Mr J Pople-Crump

Can anyone fill in any background on Mr J Pople-Crump. He was a regular contributor to “Cartridge Corner” in Guns Review magazine around 15 years ago.
His articles were informed and well researched. For me and I guess a number of other British members of this forum Cartridge Corner was absolutely compulsive reading for many years.

Let me answer in case J P-C does not see this!

John retired to live in Crete and is still an avid researcher and writer. I was staying with him in Crete only a week or so ago. He published a short book on the production records of the Royal Laboratory at Woolwich a couple of years ago and is working on a number of other projects. We went to SLICS together in 2008.

As you say, John was a regular contrbutor to Guns Review, but Cartridge Corner was actually written by Peter Labbett, who regretably died about four years ago.


PS Are you going to the ECRA meet tomorrow?

Thanks Tony

Thats a pretty good answer I have to say. I have just been reading his Cartridge Corner Sept 1994 dealing with the .600NE.

Let me give you a little snippet from the article which I think is more than a little thought provoking.

"Elephant hunters generally used smaller calibres. The famous African ivory hunter ‘Karamoja’ Bell killed 1,011 elephants using a 7x57mm. "

As they say here in Britain “Blimey!” Those would have been big bulls if he was after the ivory.

I won’t be at ECRA tomorrow, I am painting the outside of the house at the moment.
I take it Falcon will be there.

[quote=“Vince Green”]"Elephant hunters generally used smaller calibres. The famous African ivory hunter ‘Karamoja’ Bell killed 1,011 elephants using a 7x57mm. "

As they say here in Britain “Blimey!” Those would have been big bulls if he was after the ivory.[/quote]
Yes, the 7mm used fired long, heavy, round-nosed full-jacket bullets which penetrated deeply in a straight line (unlike pointed ones). Similar 6.5mm bullets were also found to be effective.

The use of such small calibre rifles required great precision from short range. I understand that elephants were less wary of man at that time, so the hunters could approach more closely.

Bell used the brain shot and his success with it changed the way people targeted the big pacs. Prior to that hunters used the huge, heavy rounds to break down animals, breaking the massive leg bones till the animal fell and a head shot at point blank range did the deed. Bell found the frontal brain zone and used the higher velocity, smaller round to drop animals with one, clean shot. Late in his life he was quoted as saying the .308 Winchester might be a perfect elephant caliber but he was long past his prime then and never tested it. (The above is drawn from written works from others, like O’Conner, Wooters and Capstick)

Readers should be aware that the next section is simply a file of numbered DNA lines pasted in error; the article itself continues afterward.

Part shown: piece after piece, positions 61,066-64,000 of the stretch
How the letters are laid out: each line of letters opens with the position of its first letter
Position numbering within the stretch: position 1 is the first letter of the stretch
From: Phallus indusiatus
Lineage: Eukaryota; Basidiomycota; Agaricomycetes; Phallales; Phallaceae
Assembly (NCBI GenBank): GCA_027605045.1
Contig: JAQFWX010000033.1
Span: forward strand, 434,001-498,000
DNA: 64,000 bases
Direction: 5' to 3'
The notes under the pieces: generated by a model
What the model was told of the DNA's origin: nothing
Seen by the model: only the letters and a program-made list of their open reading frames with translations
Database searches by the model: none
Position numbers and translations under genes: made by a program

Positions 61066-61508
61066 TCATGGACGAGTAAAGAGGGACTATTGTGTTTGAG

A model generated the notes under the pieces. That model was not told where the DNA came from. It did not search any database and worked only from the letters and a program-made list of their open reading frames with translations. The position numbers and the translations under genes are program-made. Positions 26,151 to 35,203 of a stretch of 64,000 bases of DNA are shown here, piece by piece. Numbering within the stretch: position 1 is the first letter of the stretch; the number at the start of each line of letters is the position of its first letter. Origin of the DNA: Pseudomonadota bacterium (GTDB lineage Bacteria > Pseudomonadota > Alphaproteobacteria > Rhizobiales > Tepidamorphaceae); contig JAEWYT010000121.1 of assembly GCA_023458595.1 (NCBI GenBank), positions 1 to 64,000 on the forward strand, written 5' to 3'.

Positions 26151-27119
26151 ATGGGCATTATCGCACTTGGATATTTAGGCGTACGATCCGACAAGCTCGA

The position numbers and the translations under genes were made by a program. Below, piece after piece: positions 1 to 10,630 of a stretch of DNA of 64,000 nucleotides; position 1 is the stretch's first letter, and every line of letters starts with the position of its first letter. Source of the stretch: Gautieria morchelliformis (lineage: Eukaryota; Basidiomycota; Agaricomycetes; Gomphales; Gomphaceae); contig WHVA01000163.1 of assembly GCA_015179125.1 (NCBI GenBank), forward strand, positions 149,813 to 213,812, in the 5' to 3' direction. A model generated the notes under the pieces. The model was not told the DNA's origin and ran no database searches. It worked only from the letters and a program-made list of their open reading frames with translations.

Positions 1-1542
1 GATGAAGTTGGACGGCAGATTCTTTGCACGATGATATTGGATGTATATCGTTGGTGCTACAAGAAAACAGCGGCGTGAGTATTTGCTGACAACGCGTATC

Eleanor O’Conner, a rather small little lady, considered the 30/06 her ‘heavy’ caliber and used it to brain her one elephant.

Speaking of John P-C, I miss his contributions here. I suppose he is busy. He is a remarkable man - a truly great historian and archivist in our beloved ammunition field.

It is interesting to read here that Bell had mentioned the .308 Winchester as an elephant killer. I saw a program about poaching on television some time ago. It carefully explained that the important but terrible to behold pictures were actually game rangers necessarily thinning an elephant herd, but that the pictures represented the method of the poachers. These Rangers all had the FN FAL rifle. They approached to within a very close range of the elephant, and it appeared from recoil that they double-tapped two rounds into the brain area. Each animal dropped stone dead, immediately, straight down. Of course, these game rangers know every nuance of the animal and have a respect for them, but no fear of them. They know exactly when one is likely to charge, run away, or do whatever else elephants do in defense of themselves and the herd. They were far closer than I would ever like to be to an African bull elephant. Perhaps ten meters away at the farthest, from each animal. Very sad to watch.

It is clear the huge calibers were never necessary, in the modern era anyway, to down these magnificent creatures for those who understood them and were good shooters.